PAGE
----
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Tuesday, September 13, 2016

30 Days of Books: Day 24 - A Book You Wish More People Would Read

I'm starting to do this again after a little hiatus called vacation.  I originally saw this on Jenni's blog (see her post HERE) and although I don't think the linky is still active, if you'd like, you can still make a post!  Just be sure to link back to Jenni!

Today's topic is: a book you wish more people would read

Goodreads Blurb:
"From Pulitzer Prize-winner Katherine Boo, a landmark work of narrative nonfiction that tells the dramatic and sometimes heartbreaking story of families striving toward a better life in one of the twenty-first century’s great, unequal cities.

In this brilliantly written, fast-paced book, based on three years of uncompromising reporting, a bewildering age of global change and inequality is made human.

Annawadi is a makeshift settlement in the shadow of luxury hotels near the Mumbai airport, and as India starts to prosper, Annawadians are electric with hope. Abdul, a reflective and enterprising Muslim teenager, sees “a fortune beyond counting“ in the recyclable garbage that richer people throw away. Asha, a woman of formidable wit and deep scars from a childhood in rural poverty, has identified an alternate route to the middle class: political corruption. With a little luck, her sensitive, beautiful daughter — Annawadi's "most-everything girl" — will soon become its first female college graduate. And even the poorest Annawadians, like Kalu, a fifteen-year-old scrap-metal thief, believe themselves inching closer to the good lives and good times they call “the full enjoy.”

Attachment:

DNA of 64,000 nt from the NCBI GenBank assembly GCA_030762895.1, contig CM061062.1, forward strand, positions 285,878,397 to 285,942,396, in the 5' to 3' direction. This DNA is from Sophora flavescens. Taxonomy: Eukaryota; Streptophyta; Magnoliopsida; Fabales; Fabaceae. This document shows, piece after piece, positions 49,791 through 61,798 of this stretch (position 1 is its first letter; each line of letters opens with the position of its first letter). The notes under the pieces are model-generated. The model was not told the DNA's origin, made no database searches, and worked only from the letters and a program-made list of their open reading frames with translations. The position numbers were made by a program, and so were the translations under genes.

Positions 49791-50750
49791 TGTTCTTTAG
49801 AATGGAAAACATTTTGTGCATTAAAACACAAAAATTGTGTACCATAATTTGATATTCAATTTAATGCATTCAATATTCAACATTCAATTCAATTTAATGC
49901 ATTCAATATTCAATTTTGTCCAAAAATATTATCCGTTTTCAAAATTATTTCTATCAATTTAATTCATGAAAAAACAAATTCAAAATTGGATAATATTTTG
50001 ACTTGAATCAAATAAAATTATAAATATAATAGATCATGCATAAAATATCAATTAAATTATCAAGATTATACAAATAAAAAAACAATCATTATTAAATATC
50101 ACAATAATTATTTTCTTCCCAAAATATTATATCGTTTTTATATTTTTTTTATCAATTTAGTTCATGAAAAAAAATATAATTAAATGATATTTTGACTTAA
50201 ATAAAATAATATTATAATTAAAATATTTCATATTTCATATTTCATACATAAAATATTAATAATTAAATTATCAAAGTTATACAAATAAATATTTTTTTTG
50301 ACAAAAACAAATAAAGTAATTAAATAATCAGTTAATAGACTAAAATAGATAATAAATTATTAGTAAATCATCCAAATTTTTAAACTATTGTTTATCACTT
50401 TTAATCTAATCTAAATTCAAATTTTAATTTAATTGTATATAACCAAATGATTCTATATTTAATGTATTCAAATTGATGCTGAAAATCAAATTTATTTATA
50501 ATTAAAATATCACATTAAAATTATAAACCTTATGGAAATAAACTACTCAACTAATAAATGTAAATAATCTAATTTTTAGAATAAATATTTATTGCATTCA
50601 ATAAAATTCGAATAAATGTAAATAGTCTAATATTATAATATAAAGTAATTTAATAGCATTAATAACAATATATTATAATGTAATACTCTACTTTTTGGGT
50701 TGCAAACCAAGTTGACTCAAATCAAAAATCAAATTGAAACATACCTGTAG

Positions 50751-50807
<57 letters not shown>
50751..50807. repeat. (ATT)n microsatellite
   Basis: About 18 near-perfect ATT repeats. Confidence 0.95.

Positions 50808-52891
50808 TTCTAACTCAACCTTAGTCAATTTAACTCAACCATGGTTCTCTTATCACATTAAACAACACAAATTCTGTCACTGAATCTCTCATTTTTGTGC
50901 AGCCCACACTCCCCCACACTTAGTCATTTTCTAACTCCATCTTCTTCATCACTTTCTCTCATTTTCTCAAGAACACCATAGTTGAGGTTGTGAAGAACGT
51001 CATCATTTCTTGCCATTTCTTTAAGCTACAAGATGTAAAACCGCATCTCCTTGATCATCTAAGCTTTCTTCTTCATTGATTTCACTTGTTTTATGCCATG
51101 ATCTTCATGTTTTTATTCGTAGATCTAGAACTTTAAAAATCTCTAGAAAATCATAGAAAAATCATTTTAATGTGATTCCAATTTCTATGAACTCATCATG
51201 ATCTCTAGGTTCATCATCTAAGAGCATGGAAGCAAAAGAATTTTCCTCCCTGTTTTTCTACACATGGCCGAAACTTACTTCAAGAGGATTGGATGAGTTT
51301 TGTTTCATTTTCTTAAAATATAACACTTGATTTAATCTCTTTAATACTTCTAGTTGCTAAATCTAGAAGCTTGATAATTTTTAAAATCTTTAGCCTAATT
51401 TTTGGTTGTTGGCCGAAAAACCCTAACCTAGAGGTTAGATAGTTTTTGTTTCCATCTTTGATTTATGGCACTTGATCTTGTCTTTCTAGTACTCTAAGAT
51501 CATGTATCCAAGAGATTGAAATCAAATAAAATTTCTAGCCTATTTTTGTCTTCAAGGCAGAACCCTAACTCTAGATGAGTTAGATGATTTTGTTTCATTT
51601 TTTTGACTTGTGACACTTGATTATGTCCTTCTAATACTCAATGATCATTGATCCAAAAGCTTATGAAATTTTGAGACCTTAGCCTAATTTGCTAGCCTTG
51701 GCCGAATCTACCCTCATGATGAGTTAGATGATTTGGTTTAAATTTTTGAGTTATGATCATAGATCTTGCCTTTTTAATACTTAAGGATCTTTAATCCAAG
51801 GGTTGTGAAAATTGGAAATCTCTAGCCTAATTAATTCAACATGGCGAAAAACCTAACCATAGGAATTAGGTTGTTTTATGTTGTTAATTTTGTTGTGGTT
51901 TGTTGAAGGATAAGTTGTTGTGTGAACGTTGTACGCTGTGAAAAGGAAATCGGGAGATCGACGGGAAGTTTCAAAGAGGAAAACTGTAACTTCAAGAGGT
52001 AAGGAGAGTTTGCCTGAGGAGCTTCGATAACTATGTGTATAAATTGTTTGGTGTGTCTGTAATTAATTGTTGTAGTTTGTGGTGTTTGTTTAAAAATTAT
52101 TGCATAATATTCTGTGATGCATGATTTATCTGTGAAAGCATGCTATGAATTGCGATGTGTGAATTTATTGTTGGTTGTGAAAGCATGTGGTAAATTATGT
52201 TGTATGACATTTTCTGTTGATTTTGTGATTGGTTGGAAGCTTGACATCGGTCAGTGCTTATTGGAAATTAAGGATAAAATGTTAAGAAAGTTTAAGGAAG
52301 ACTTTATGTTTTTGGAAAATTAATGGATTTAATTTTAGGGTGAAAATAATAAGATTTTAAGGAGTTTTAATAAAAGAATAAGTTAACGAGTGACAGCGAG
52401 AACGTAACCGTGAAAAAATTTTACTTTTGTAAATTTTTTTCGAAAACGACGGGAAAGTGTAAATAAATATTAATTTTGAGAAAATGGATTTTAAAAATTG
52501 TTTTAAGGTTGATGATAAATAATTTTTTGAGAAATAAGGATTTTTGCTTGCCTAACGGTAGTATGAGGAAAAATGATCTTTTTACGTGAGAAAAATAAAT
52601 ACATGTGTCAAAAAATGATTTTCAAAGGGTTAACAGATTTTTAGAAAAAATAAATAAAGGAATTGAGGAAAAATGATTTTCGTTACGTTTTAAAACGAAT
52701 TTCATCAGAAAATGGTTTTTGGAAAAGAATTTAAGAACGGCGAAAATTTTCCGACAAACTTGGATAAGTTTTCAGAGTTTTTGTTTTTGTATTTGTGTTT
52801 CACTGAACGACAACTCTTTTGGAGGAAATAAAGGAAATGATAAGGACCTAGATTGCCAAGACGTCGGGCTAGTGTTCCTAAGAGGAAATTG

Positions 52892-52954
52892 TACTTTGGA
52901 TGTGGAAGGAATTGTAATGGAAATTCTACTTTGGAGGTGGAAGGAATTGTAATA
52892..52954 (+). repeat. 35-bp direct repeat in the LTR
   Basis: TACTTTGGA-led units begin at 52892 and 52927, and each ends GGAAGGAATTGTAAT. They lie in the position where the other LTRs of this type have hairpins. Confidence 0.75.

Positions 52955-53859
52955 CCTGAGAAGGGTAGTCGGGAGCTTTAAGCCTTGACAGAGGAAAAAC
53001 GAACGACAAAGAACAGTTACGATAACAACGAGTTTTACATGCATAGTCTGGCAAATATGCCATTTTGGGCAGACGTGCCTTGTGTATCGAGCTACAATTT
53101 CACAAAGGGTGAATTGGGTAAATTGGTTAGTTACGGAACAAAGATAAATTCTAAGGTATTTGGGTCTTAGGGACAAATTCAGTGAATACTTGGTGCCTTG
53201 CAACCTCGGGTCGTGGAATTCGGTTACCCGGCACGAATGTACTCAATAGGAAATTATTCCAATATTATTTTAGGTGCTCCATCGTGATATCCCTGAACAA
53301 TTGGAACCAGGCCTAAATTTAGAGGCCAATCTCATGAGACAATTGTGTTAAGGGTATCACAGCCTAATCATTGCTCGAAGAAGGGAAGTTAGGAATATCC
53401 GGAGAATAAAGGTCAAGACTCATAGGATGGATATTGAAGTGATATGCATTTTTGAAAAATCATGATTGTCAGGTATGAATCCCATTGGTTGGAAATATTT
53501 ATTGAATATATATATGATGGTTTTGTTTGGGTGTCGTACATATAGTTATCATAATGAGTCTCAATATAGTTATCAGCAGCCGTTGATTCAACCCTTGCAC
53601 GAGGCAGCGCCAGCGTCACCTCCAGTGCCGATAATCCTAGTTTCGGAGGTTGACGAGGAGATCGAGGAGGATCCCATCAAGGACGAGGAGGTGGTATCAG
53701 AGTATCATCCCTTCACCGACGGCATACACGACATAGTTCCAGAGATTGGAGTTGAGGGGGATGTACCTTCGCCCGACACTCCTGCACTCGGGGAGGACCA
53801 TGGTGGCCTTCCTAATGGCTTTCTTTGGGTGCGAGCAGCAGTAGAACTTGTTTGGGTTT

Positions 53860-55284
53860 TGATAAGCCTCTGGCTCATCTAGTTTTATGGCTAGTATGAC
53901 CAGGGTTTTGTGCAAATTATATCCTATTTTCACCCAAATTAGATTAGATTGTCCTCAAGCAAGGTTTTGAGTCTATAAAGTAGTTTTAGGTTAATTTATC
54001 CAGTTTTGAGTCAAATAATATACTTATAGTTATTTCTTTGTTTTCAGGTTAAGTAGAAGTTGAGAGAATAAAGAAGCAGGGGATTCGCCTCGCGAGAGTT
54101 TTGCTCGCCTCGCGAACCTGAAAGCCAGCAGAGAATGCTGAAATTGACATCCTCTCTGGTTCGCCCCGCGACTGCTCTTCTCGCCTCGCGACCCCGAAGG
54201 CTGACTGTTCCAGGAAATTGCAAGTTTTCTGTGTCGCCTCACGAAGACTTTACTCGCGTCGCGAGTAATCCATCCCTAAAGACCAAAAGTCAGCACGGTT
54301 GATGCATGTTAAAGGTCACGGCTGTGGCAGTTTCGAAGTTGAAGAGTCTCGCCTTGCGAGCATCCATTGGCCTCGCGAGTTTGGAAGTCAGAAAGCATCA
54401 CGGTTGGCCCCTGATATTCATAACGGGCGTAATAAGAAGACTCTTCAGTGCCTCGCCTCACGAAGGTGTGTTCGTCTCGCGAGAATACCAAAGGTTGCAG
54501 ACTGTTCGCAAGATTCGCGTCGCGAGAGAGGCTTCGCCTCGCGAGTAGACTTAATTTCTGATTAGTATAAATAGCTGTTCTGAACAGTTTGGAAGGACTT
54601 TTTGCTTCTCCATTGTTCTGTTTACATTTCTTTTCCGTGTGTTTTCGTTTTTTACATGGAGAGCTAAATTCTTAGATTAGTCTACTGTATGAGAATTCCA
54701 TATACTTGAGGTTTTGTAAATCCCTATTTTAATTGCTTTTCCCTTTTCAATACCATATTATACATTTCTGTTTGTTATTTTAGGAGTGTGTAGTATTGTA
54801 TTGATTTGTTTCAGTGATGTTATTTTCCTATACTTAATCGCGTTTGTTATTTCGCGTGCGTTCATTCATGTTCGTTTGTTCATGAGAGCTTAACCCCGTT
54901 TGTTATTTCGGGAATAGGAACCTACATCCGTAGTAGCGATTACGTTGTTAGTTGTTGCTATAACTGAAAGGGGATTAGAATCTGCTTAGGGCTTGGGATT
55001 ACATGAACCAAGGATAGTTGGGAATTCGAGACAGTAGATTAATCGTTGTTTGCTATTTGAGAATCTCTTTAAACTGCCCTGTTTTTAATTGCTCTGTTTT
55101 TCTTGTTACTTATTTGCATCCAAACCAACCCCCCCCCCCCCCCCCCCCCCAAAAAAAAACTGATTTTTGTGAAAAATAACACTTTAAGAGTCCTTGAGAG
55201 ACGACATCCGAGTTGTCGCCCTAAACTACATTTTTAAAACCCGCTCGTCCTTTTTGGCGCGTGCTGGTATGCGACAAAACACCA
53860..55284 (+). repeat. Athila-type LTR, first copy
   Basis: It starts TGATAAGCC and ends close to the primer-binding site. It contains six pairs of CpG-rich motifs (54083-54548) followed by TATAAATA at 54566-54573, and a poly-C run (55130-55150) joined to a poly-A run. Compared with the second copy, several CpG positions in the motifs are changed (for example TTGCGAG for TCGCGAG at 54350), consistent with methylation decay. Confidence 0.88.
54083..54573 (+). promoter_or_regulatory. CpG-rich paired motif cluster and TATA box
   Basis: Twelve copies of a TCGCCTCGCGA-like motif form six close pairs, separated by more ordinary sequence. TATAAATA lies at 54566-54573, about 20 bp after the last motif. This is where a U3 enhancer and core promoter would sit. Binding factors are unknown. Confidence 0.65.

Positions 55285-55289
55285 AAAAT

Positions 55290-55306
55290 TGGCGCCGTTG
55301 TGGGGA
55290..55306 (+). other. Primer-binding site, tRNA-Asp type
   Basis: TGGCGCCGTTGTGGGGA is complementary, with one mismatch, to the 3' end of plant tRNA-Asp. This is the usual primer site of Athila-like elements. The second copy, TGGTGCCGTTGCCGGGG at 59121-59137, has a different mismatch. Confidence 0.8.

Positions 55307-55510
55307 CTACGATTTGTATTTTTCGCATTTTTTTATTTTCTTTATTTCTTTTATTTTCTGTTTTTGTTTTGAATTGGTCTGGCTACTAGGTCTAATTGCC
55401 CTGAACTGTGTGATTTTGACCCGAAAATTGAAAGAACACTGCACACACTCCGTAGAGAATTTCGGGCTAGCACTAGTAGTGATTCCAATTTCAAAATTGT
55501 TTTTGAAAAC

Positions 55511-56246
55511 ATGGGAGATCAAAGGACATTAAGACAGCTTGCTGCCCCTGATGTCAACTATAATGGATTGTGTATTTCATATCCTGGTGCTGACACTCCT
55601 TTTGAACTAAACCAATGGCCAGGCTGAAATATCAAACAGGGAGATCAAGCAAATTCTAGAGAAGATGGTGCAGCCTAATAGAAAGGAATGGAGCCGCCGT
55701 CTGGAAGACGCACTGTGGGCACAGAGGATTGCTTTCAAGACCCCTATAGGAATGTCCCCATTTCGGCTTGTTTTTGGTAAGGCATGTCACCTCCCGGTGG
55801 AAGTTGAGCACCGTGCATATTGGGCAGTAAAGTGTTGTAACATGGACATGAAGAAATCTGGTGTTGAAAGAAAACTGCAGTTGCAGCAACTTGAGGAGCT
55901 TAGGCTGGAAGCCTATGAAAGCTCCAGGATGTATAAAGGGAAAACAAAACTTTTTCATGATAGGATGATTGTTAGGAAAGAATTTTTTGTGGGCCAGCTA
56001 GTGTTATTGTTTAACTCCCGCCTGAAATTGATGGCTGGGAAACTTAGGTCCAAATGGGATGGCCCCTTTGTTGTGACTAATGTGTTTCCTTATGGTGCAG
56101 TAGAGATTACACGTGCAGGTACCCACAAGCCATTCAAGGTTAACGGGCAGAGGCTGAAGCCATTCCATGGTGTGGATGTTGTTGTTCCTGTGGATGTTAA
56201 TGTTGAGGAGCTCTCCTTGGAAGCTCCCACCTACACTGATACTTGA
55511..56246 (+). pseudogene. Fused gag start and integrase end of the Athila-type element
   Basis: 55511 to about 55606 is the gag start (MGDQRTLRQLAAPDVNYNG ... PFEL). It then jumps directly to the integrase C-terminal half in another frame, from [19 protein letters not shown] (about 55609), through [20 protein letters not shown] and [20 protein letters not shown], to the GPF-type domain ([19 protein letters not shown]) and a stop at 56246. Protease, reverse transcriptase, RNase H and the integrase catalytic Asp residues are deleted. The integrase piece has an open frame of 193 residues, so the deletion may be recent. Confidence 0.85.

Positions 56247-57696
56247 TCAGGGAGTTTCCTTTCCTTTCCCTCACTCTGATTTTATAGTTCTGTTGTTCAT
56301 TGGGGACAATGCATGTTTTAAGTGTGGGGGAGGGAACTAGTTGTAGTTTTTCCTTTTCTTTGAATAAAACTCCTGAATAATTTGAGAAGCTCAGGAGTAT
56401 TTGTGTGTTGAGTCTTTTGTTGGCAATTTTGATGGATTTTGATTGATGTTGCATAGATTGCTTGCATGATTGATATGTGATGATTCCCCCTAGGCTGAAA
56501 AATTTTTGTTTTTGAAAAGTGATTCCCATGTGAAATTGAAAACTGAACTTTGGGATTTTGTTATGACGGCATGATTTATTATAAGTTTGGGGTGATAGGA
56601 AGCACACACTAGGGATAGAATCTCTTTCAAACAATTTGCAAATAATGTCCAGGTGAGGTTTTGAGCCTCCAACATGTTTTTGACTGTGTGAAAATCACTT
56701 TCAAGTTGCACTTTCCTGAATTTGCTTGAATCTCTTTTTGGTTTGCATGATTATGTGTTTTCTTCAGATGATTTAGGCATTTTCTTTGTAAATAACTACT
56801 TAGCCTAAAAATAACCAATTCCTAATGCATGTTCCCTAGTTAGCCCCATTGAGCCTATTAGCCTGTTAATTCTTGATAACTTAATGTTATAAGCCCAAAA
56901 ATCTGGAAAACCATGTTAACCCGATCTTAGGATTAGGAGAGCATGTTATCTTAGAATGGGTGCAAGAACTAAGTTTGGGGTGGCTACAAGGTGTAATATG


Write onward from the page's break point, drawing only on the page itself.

But then Abdul the garbage sorter is falsely accused in a shocking tragedy; terror and a global recession rock the city; and suppressed tensions over religion, caste, sex, power and economic envy turn brutal. As the tenderest individual hopes intersect with the greatest global truths, the true contours of a competitive age are revealed. And so, too, are the imaginations and courage of the people of Annawadi.

With intelligence, humor, and deep insight into what connects human beings to one another in an era of tumultuous change, Behind the Beautiful Forevers carries the reader headlong into one of the twenty-first century’s hidden worlds, and into the lives of people impossible to forget."

Why You Should Read This Book:
At first, I was going to put I Am Malala but then I realized that a lot of people have already read that.  If you haven't, you definitely should but this prompt is about the little lesser known books.  This book is slightly lesser known but it's still really good and it's something I think everyone should read.  While it isn't the funnest read, there are some things everyone should be exposed to and the conditions in India are one of those things.  Read my full review HERE.

Have you read this or I Am Malala?  Did you enjoy them?  What books have you read that you think more people should read?


  1. I'll have to keep my eyes open for this one! Thanks for sharing.

  2. Not only have I not read this but I haven't even heard of it. Sad. I have read I Am Malala though.

    1. It isn't the most widely known but I do think it shows a part of the world that most people don't see. Maybe you'll have a chance to read it in the future!

  3. I've never heard of this. I do love reading books about world issues, though. They help open my eyes since I live such a good life. Thanks for the recommendation.


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